Fly into one of Southern California’s smaller airports—–Burbank, Ontario, or Long Beach—–and as the plane makes its final descent over densely packed enclaves you’ll notice impossible numbers of cobalt kidneys and cerulean quadrangles flecking the arid terrain. Though backyard pools are plentiful here, few live up to their initial promise—–dreams of spa-like splendor fade into the stench of neglected chlorine—–and ubiquity doesn’t necessarily translate to beauty. So rather than add yet another aqueous eyesore to an unassuming backyard in Santa Monica, architect Padraic Cassidy took a recent opportunity to make a seemingly simple pool the centerpiece of a larger backyard master plan.
The brief for the project was succinct: The client wanted a pool that was as big and as deep as possible. The property, however, proved problematic. The rectangular lot already housed a two-story wood-shingled home, a guesthouse, and a separate office structure. “The questions were: How close to the house could we put the pool, and how big could we make it without it feeling cramped?” says Cassidy, a Gehry Partners alumnus who launched his own eponymous firm in 1995. After casting away ideas of a lap pool along a long stretch of lawn, he divined a solution that, in hindsight, seems like the only viable option.
From the rear driveway, the entrance used most often, a tall gate opens to a path of seeded concrete, and the yard unfolds in an elegant hierarchy. To the left, a narrow lane leads to the office; to the right, a walkway turns toward the guesthouse. Straight ahead, the promenade ushers visitors to the main attraction: the large pool anchored at the edge of the home.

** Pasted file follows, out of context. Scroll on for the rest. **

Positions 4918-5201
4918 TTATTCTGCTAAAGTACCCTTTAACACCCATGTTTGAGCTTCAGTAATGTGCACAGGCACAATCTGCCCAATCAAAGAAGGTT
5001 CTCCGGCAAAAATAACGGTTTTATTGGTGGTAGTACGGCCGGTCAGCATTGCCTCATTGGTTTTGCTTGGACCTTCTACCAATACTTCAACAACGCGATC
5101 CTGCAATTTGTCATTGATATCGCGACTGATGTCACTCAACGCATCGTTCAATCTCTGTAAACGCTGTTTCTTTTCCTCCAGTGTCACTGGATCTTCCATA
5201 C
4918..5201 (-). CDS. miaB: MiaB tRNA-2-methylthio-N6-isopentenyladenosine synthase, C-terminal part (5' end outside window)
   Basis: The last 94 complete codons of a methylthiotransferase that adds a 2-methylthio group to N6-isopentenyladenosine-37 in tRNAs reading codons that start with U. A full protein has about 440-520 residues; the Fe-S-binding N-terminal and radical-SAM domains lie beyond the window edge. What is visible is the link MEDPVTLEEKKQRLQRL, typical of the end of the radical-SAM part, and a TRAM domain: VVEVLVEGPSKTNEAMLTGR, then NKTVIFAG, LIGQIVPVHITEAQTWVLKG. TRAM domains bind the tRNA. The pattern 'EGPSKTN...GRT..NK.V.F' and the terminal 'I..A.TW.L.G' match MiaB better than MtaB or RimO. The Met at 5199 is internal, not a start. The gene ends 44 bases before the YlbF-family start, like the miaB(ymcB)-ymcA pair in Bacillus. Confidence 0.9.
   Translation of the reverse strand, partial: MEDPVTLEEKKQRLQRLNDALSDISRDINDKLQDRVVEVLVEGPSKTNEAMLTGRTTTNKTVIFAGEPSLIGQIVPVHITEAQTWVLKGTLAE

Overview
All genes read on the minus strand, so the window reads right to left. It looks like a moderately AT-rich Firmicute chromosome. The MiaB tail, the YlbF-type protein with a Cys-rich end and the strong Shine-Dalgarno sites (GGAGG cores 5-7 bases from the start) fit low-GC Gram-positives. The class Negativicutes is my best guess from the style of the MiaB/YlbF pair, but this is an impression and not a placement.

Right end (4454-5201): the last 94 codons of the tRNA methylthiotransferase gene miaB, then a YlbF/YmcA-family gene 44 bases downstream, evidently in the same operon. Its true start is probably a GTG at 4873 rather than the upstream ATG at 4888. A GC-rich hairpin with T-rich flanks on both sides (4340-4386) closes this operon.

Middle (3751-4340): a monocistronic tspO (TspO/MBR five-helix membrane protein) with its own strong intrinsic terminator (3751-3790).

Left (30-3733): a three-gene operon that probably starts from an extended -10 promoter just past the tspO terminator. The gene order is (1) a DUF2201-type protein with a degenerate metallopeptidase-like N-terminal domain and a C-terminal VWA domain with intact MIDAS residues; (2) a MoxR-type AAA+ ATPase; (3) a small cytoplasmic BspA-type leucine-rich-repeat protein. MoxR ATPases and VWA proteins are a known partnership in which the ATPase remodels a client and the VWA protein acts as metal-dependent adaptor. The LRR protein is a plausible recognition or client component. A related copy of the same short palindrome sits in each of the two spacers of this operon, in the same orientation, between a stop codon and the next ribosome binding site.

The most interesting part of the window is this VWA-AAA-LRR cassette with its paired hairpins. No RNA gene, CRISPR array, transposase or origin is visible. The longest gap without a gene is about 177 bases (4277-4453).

An ipe ramp climbs 30 inches from the path to the deck, which wraps around two sides of the pool. Inside, the water laps against the edges of the 29-by-31.5-foot rectangle, save for a corner notch and built-in hot tub. “The classic Neutra pools are very small, as little as 10- or 15-feet wide,” Cassidy says. “When making a pool with that as the reference, anything else is bigger.”
A solar-thermal system of black PVC pipes mounted on the roof heats the saline-treated pool—–with a bit of help from a midnight-black earthquake-friendly epoxy lining. “It adds that little extra heat and emphasizes the lagoon feeling,” Cassidy says. Looking out from just inside the back doors of the house, the sensation is heightened, the dark water rippling beyond the wooden “dock.”
Once in the pool, however, it feels a little more like the ocean. As with a shelf, the bottom drops quickly from three feet to the nine-foot deep end. A set of three long, shallow steps sits above the middle depth like a sandbar at high tide, the top tread covered with just a few inches of water. The two sides of the pool not edged by the deck stand as 8-inch-wide, 30-inch-tall tiled walls, which mitigate the grade change from the back of the home to the front of the guesthouse. Nearest the visitors’ quarters, the wall also acts to cordon off an outdoor foyer. “If the pool was on ground level, you’d open the guesthouse door and be forced to be part of what’s going on in the water,” Cassidy says. “Because the pool is at waist height, the wall creates a private space for the visitor.”
Across the path in the remaining yard, rocks and boulders flank a fire pit and outdoor lounge by landscape designer Tory Polone. The seats encircling the grade-level gas fire pit—–an on-demand campfire—–have become the resident’s favorite spot from which to take in the tableau. And, there, across the lawn, at the center of it all, is the pool—–that rare sight that is as nice to look at as to be in.
When not writing, Miyoko Ohtake can be found cooking, training for her next marathon, and enjoying all that the City by the Bay and the great outdoors have to offer.
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